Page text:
Flooding in Thailand during this year's monsoon season has killed more than 200 people and affected at least two million more.
Officials say the inundation across thousands of hectares of land is the most severe in decades and the United Nations is calling on governments in Asia to spend more on disaster risk reduction.
Weather forecasters say Thailand's monsoon rainy season this year has been the most severe in 50 years.
While the country has a network of dams and canals to contain the heavy rainfall, officials from the Royal Irrigation Department warn that several major dams are near their breaking point, with more torrential rain forecast in the coming weeks.
Bangkok has, so far, been spared the most severe of the floods. But the torrent of water has been heavy in the city’s Chao Phraya River.
Num, a long boat operator on the river, says less that 100 kilometers to the north of Bangkok, floods have hit outlying communities and those outside protective flood walls.
"These days, Bangkok no problem; you go outside Bangkok to Ayutthaya or Saraburi [the water] is very, very high," said Num. "Many, many people are affected. Because the water very high inside out home. Some people not living go outside to the main road."
The floods in Thailand come as monsoon rains and storms in recent weeks have hit Pakistan, Bangladesh, Cambodia and the Philippines. In the Philippines, the cost to infrastructure and agriculture is put at $154 million. In Pakistan, the World Food Program says floods have affected nearly 5.5 million people and destroyed 73 percent of the harvest, as well as livestock losses.
The U.N.'s International Strategy for Disaster Reduction (UNISDR) in a statement called on governments to step up investments in disaster risk reduction to diminish the impact from seasonal flooding.
Samith Dharmasaroja, a former Meteorological Department director general, blames a lack of coordination between departments for worsening the impact of the flooding. Samith says authorities are not investing in long range weather forecasting to better manage the floods.
"If you use the long range forecast like other countries have done Thailand would be saved from the flood," said Samith. "Because you know exactly when the rainy season how much precipitation will fall on Thailand's territory so we know exactly how to keep the water in dam."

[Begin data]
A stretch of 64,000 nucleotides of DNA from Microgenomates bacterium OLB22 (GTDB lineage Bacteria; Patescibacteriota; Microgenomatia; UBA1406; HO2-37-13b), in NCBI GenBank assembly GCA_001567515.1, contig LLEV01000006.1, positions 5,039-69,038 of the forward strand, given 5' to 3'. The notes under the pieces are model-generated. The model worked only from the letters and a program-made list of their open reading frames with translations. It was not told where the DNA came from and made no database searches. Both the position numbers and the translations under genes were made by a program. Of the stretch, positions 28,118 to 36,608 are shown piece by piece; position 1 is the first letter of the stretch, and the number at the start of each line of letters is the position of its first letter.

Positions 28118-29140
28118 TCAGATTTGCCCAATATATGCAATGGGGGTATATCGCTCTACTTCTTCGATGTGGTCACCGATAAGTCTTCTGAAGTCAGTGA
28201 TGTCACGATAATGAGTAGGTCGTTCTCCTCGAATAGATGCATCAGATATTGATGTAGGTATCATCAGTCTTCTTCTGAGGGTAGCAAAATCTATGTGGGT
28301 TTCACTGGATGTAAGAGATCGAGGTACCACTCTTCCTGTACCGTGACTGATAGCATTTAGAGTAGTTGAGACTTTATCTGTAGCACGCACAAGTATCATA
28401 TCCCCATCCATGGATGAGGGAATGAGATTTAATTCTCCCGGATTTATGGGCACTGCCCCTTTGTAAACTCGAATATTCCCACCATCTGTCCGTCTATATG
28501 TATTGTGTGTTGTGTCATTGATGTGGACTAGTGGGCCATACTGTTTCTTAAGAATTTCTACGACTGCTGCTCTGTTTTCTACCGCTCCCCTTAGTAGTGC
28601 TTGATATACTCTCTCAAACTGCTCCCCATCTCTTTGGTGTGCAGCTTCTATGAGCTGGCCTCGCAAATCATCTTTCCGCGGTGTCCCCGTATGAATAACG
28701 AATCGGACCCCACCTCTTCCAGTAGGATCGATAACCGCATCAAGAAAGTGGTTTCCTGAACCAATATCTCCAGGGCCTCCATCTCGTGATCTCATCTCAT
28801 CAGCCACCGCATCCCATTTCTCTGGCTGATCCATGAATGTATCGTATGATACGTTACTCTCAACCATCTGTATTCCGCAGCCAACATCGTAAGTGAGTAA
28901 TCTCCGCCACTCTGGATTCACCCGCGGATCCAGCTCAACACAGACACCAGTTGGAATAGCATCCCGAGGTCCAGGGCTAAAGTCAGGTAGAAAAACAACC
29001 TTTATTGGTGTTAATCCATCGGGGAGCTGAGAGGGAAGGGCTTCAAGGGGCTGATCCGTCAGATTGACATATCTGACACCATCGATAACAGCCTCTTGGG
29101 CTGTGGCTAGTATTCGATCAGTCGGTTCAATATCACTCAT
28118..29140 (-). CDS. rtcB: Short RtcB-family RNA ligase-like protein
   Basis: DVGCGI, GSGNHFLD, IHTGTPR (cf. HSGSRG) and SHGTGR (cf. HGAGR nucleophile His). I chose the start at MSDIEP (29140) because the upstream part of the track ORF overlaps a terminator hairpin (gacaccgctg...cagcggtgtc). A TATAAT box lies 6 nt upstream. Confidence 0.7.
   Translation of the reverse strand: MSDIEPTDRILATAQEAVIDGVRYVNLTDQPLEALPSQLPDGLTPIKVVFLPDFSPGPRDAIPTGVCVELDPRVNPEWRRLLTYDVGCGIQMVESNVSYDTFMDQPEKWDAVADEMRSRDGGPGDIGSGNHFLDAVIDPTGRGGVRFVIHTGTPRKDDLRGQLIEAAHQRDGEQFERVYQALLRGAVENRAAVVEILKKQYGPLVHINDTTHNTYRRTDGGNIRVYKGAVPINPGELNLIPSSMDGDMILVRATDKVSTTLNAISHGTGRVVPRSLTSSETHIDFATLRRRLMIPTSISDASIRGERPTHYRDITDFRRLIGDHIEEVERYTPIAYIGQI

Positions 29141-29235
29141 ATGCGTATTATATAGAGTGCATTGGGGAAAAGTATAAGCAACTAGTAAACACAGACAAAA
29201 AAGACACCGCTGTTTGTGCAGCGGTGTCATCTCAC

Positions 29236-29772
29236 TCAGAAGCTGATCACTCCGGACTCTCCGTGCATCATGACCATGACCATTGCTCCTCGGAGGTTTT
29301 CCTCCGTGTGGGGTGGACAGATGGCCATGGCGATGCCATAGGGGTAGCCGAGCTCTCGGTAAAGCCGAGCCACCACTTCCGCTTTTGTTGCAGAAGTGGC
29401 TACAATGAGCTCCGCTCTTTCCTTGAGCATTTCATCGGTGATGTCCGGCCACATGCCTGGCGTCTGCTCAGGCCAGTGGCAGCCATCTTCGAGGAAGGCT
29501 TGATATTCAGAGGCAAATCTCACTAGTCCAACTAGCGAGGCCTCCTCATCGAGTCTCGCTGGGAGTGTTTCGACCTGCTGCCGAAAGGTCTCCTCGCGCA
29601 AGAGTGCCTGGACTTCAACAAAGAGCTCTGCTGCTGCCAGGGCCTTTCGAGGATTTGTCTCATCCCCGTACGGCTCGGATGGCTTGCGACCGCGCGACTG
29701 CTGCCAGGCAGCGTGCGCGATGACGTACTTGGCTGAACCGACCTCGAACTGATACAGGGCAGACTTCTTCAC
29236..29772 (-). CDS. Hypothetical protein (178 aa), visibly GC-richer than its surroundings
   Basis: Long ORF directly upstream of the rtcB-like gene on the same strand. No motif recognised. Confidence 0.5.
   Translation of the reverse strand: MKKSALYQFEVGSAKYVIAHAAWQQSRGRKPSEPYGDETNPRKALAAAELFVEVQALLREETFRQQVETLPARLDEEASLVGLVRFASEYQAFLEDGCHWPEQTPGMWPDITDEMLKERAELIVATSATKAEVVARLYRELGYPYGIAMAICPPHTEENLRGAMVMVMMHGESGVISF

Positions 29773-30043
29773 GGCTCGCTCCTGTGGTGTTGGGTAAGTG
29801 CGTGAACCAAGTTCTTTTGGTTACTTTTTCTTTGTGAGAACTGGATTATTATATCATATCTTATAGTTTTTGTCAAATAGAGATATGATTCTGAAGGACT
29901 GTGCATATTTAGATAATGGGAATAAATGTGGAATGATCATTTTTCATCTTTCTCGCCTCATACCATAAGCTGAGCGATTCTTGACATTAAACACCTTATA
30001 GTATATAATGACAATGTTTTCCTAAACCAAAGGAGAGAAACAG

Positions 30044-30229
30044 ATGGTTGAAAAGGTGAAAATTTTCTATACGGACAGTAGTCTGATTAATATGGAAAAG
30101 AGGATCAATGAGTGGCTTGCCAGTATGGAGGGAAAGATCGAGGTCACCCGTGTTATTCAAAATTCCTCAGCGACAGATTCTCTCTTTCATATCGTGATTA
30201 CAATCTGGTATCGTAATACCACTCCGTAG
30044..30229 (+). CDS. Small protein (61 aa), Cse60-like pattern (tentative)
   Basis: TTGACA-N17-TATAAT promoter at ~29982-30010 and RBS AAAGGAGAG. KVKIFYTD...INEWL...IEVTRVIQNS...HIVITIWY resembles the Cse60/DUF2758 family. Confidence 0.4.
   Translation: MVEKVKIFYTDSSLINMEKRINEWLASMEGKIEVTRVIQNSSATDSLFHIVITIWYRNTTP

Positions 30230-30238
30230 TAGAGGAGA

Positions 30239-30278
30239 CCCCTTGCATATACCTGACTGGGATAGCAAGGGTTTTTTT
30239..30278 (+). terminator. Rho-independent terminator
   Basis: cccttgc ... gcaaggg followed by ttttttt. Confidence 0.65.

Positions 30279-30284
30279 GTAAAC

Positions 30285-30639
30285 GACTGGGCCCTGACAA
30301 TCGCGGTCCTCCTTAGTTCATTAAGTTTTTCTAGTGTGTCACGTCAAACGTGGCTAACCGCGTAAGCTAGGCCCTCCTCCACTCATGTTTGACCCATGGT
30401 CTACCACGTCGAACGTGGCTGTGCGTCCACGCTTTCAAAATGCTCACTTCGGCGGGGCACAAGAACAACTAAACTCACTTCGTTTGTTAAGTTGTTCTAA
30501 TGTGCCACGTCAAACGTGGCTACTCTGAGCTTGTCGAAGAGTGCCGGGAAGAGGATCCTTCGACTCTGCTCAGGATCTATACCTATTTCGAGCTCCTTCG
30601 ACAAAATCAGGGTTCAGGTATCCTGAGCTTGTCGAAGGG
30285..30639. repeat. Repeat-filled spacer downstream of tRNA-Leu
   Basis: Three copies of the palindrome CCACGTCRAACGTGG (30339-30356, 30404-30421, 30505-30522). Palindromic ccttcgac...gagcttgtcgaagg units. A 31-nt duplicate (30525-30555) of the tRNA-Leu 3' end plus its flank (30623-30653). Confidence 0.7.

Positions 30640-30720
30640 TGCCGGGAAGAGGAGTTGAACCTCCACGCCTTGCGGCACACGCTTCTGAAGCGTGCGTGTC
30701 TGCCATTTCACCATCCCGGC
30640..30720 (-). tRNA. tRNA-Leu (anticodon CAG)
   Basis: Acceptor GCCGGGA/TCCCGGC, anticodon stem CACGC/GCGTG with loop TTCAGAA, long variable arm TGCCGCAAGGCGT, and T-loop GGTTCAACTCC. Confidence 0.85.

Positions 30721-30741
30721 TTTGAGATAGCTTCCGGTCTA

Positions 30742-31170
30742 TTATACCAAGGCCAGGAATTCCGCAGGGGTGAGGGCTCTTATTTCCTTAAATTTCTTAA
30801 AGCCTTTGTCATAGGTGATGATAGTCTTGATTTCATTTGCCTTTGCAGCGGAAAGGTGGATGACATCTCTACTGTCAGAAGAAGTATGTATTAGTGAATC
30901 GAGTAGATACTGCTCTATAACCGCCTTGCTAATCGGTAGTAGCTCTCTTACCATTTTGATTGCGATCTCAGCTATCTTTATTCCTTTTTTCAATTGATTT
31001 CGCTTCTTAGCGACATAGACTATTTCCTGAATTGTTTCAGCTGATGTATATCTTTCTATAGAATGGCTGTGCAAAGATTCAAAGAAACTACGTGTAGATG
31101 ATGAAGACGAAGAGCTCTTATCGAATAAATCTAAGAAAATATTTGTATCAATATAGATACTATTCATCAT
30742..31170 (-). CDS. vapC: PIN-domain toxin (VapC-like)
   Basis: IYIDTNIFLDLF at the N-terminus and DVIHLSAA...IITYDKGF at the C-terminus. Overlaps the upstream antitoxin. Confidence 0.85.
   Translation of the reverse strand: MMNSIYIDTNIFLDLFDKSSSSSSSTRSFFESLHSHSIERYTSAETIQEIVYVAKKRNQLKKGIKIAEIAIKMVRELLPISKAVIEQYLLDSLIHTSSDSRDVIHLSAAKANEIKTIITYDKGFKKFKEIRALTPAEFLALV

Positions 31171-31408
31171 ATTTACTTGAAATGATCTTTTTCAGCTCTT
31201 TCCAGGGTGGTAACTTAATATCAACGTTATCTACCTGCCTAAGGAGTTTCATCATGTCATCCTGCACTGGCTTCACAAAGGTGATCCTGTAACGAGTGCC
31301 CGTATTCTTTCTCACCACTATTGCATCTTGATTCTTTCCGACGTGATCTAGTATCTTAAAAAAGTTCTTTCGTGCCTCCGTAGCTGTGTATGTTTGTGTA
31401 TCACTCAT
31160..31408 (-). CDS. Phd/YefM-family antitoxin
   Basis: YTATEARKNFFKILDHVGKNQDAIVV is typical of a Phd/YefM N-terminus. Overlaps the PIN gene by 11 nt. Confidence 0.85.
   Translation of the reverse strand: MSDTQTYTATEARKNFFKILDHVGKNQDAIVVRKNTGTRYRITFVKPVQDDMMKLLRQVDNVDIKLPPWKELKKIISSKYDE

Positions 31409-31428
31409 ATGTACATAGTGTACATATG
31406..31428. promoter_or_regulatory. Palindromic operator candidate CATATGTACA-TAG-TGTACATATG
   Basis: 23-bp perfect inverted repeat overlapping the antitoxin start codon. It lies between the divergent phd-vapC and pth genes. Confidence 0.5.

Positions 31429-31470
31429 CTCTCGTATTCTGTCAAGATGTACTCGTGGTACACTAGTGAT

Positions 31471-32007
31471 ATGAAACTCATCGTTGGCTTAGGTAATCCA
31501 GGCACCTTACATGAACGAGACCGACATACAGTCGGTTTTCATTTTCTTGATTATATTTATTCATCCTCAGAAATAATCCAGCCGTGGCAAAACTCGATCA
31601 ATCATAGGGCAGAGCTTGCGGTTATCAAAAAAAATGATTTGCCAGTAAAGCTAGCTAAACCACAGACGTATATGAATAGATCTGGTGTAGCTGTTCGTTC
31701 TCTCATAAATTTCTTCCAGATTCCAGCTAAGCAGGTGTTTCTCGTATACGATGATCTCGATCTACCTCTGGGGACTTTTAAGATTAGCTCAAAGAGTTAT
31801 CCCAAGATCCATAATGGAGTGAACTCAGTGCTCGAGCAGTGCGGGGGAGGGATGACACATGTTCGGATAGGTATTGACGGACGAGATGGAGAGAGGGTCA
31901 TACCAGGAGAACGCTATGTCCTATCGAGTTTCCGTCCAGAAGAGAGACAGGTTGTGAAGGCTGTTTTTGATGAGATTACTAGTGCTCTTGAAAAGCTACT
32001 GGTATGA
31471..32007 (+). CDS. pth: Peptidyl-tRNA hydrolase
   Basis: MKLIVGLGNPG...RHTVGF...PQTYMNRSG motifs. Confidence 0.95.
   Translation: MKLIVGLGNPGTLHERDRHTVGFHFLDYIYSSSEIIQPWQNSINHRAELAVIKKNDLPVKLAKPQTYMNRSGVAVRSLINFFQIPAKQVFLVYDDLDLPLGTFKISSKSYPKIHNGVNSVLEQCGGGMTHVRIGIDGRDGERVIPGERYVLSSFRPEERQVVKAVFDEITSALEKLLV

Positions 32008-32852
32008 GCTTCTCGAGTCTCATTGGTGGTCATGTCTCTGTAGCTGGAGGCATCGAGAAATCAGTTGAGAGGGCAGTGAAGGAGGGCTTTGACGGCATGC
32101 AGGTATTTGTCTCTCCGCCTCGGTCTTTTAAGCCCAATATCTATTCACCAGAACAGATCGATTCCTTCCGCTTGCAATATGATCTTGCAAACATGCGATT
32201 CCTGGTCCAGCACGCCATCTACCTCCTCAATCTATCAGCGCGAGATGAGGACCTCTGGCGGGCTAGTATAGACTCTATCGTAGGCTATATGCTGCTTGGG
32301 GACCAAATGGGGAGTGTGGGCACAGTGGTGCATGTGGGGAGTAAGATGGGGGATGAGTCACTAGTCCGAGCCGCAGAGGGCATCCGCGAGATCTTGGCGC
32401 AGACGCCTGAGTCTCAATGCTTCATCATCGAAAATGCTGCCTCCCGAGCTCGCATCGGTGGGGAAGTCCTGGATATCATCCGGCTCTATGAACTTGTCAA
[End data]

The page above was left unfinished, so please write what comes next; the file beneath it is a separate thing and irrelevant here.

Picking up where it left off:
The Royal Irrigation Department says 11 dams are filled to, or beyond, capacity. Officials have ordered the release of water from dams in the northeastern provinces of Nakhon Ratchasima in anticipation of more heavy rainfall.
Samith says while Bangkok has been spared serious flooding it remains vulnerable, especially if waters are released from dams.
"Bangkok is in the situation, very dangerous situation," added Samith. "If they let go of an amount of water from the north and northeastern part of Thailand down south, Bangkok will get flood."
Meteorologists say the La Nina and El Nino climate patterns intensify the monsoon cycles that affect Thailand and other Asian/Pacific nations. But Danai Thaitukoo, a lecturer in urban ecology at Chulalongkorn University, says a key problem is a failure to adequately prepare communities ahead of the flood season.
"We don't prepare," said Danai. "Totally unprepared; we all know we can expect that it's going to be a flood or its going to be a lot of water. I would say we're not really prepared for flood or any kind of natural disaster."
Thai Prime Minister Yingluck Shinawatra has ordered an increase in relief operations as flood waters rise across the central plains.
In the provinces just north of Bangkok, officials say the inundation is the most severe in five decades. At the same time, the Meteorological Department has issued fresh warnings to people in the north and northeast to prepare for more heavy rainfall and flash floods in the coming days.